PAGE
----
Pope met by protesters in Germany – Should anyone be surprised?

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Pope met by protesters in Germany

2011-09-22 20:01line

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 Berlin – A few thousand protesters, some dressed as condoms and nuns, marched against Pope Benedict XVI on Thursday, attacking his views on issues ranging from gay rights to the paedophile priest scandals.

However, the rally drew fewer people than organisers hoped, with police saying only around 2 500 had gathered in Berlin’s Potsdamer Platz while the pope was delivering a speech at the Reichstag parliament building.

In the run-up to Benedict’s visit, organisers had spoken of a protest numbering as many as 20 000.

One demonstrator was dressed as a giant nun clutching a crucifix and a wooden stick with “never again” emblazoned across her robe, a reference to the high-profile abuse scandal that rocked the Church in Germany last year.

Another wielded a banner proclaiming: “Pope Go Home,” as he began his first state visit to his native Germany.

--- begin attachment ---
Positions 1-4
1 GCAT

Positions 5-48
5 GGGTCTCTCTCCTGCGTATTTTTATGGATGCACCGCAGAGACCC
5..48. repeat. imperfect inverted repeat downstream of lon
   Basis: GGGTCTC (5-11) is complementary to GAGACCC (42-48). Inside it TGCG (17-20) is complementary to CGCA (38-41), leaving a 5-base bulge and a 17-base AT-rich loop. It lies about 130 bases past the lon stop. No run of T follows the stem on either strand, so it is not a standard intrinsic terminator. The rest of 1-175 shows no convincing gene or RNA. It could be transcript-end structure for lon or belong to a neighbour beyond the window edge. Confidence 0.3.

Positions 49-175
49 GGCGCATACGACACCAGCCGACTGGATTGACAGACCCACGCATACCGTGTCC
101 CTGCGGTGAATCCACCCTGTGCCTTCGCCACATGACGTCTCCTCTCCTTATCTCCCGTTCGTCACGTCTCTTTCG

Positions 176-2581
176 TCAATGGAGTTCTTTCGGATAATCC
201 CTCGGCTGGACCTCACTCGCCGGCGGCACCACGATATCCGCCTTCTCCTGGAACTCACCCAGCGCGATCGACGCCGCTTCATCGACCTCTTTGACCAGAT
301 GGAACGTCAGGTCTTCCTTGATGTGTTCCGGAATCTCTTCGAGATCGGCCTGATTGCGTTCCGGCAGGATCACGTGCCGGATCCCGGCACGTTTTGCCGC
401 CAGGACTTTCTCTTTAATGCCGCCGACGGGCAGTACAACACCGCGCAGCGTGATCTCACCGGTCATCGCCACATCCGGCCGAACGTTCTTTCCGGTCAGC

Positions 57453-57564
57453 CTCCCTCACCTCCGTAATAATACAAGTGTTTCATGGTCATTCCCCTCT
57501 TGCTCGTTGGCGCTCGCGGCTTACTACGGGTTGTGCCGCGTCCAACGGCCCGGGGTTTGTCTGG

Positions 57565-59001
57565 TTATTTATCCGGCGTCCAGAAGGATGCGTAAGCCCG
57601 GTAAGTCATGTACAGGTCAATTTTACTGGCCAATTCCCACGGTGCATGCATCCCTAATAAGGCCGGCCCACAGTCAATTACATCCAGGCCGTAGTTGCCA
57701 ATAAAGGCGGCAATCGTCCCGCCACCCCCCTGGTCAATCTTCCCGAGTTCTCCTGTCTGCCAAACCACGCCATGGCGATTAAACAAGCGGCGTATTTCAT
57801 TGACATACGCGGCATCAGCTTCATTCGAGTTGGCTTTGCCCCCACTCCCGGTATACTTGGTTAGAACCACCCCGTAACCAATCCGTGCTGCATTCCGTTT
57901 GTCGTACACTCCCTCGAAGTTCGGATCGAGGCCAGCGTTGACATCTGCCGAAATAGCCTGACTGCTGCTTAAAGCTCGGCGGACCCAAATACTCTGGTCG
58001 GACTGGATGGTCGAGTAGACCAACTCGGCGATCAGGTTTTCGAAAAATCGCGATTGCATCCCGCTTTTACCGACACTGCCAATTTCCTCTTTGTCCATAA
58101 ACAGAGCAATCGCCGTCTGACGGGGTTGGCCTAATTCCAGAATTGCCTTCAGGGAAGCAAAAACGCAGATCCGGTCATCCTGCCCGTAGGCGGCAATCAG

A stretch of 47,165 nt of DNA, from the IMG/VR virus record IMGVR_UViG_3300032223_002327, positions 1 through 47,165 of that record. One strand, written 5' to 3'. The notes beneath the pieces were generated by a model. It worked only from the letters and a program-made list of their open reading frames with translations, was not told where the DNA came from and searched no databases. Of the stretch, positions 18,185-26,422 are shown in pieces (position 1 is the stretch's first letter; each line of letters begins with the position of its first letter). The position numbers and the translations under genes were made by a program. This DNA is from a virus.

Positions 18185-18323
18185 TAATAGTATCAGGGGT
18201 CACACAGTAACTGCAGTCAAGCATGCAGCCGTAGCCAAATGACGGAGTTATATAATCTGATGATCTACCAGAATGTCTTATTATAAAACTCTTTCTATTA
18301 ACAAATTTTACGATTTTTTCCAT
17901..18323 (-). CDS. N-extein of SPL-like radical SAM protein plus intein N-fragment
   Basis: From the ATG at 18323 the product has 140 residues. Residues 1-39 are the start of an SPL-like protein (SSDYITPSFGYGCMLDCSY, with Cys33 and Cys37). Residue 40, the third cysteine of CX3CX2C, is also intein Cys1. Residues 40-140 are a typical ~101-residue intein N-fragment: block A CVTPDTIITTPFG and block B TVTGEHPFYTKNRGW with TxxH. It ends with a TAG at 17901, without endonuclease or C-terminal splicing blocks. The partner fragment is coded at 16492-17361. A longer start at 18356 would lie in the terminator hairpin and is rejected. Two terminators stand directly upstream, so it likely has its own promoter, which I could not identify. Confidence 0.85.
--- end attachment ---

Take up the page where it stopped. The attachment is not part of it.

Other demonstrators were protesting against the pope’s ban on artificial contraception, with signs reading: “Free choice between Aids and condoms.”

Several dozen leftist deputies also boycotted the pontiff’s speech in parliament, amid concerns over the separation of Church and state.

Berlin’s large gay community was also out in force to protest what it says are Benedict’s outdated views on sexuality, some carrying banners saying, “Homophobia kills.”

Protests in Spain last month against the pope’s visit turned violent, with clashes between riot police and demonstrators. Thousands turned out to protest against the cost of the pope’s visit amid an economic crisis in the country.

– SAPA

Massachusetts USA – ‘Death With Dignity’ Measure Proposes Physician-Assisted Suicide. Of course, guess who steps into the ring to piss all over the basic human rights of others, even people who do not believe in their dogma? Well, the Roman Catholic Church of course!!!!!!

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MA ‘Death With Dignity’ Measure Proposes Physician-Assisted Suicide

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Massachusetts Catholic Bishops Oppose “Death with Dignity” Initiative Petition